When it comes to accessibility for the blind, a Target store is a Target store whether it has four walls or only exists online. That's the ruling from a federal judge in California.
Judge Marilyn Hall Patel ruled this week that a class action discrimination suit against the Target Corporation can go forward, rejecting Target’s motion to dismiss the case.
One of Target’s blind customers in Edina, Steve Jacobson, says he’d rather see the issue resolved out of court. But short of that Jacobson’s glad the judge allowed the case to proceed.
“We go to Target often. We're regular customers,” said Jacobson, “We're not just blind Internet customers. We're spending a couple of hundred bucks a week probably at Target. By doing this they're not providing a serviced to an existing, well paying customer.”
Surfing the web with his ears
While browsing Target.com is easy for most users, blind customers have encountered problems as they navigate the site. They use screen reading software to detect the words on the Web site, and synthetic voice software to convert that text to spoken word.
“It has quite a few different voices, and there is a female voice, and there are some new voices that sound very human,” quipped Jacobson when asked if the robotic voice was the only one available with his software, “But this one is still kind of the old reliable voice.”
Rather than using a mouse to click on images and words, blind users use the tab button and other key strokes to move from item to item. When they land on a clickable picture the screen reader searches for a text description of the link connected to that image, known as “alt-text.”
In many places on the Target site the text is easy to detect and translate for the screen reading software. As Steve tabbed from one heading to another on the Target site, the synthetic voice could be heard saying “link furniture” then “link sports” and “link toys” etcetera.
But when he landed on some buttons the electronic voice read a long string of numbers with no discernable meaning. For instance, when Steve landed on the Dyson vacuum cleaner button the synthetic voice said, “Link GP browse dot html reference zero six zero six one eight nine six three eight one eight zero seven two nine seven three five 12 million 957 thousand 121.”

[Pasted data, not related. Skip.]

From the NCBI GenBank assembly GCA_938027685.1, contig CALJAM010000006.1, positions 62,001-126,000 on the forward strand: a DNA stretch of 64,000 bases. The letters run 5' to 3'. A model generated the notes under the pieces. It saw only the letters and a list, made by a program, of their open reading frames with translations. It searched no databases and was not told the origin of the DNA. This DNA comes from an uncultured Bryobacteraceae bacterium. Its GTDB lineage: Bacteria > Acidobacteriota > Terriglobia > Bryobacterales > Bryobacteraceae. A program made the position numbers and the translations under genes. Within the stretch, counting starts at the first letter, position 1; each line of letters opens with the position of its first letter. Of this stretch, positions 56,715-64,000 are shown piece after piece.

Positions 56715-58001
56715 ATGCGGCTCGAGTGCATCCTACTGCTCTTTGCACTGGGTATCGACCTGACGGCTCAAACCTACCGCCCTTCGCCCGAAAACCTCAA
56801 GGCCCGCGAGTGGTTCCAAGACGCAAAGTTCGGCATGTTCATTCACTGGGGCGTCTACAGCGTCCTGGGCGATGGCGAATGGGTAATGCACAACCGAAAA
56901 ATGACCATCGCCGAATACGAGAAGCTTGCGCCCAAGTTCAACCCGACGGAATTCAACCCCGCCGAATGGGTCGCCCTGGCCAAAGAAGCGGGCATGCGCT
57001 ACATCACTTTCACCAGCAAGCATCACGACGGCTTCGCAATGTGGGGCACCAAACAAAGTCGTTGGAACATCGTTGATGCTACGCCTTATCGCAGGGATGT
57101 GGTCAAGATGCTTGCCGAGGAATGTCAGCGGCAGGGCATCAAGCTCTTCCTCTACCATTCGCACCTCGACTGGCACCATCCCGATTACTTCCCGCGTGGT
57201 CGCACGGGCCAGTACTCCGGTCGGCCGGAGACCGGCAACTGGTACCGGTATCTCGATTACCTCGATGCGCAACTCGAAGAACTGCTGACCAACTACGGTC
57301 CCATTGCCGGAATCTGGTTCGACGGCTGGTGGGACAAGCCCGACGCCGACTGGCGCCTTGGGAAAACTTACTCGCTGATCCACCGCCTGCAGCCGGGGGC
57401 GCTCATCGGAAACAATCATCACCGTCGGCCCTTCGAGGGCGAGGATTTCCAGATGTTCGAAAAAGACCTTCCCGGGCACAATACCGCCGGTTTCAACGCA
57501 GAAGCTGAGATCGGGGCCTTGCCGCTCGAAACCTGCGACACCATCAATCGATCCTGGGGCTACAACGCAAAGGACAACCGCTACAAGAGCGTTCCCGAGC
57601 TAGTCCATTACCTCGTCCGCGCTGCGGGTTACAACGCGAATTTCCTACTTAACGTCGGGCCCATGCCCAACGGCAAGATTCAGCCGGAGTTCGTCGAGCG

“There's the first example of a problem,” remarked Jacobson, “Instead of giving me a nice clear label it gave me a long, long series of numbers.”
He added, “In some cases you don't know what you should do. In some cases they may not matter but you just don't know what you're missing. You know if I were shopping I'd probably hesitate to push that button.”
Civil Rights on the Web
The suit was brought by the National Federation of the Blind, and a blind college student in California in February. Target asked the judge to throw it out, arguing that civil rights laws apply to the accessibility of the stores, and those stores are accessible to the blind. But the judge disagreed, ruling the Americans with Disabilities Act or ADA prohibits discrimination in the “enjoyment of goods, services, facilities or privileges.”
Jacobson, who’s been a computer systems analyst for 30 years and belongs to the National Federation of the Blind, said the glitches should be easy enough to fix if Target is properly motivated.
“You know it's not that anybody set out to do it on purpose, but sometimes once the infrastructure is in place it's hard to get them to change it. We don't expect people are going to just know this stuff, but usually people are going to want to cooperate.”
Experienced Web shopper
Jacobson said he likes online shopping because he doesn’t have to bother with transportation to and from the store.
“For years most of us were used to paying somebody to go with us shopping or relying on store help and going there, and then the Web came along. We found web pages were pretty easy to use and a lot of us who are blind found that this is pretty neat.”
But he says Target site is simple not as easy to use because of the alt-text glitches and problems going through the final “check out” phase, where some buttons are difficult to reach without the use of a mouse.
“On occasion we've ordered from the Target web site but when we have we've had to have somebody click on the button.”
Target Corporation, based in Minneapolis, wouldn’t provide a spokesperson to comment on camera Friday. But the retailed issued the following written statement to KARE-TV:
“We believe our Web site complies with all applicable laws and are committed to vigorously defending this case. We will continue to implement technology that increases the usability of our Web site for all our guests, including those with disabilities.”
By John Croman, KARE 11 News.
(Copyright KARE-TV and wire sources)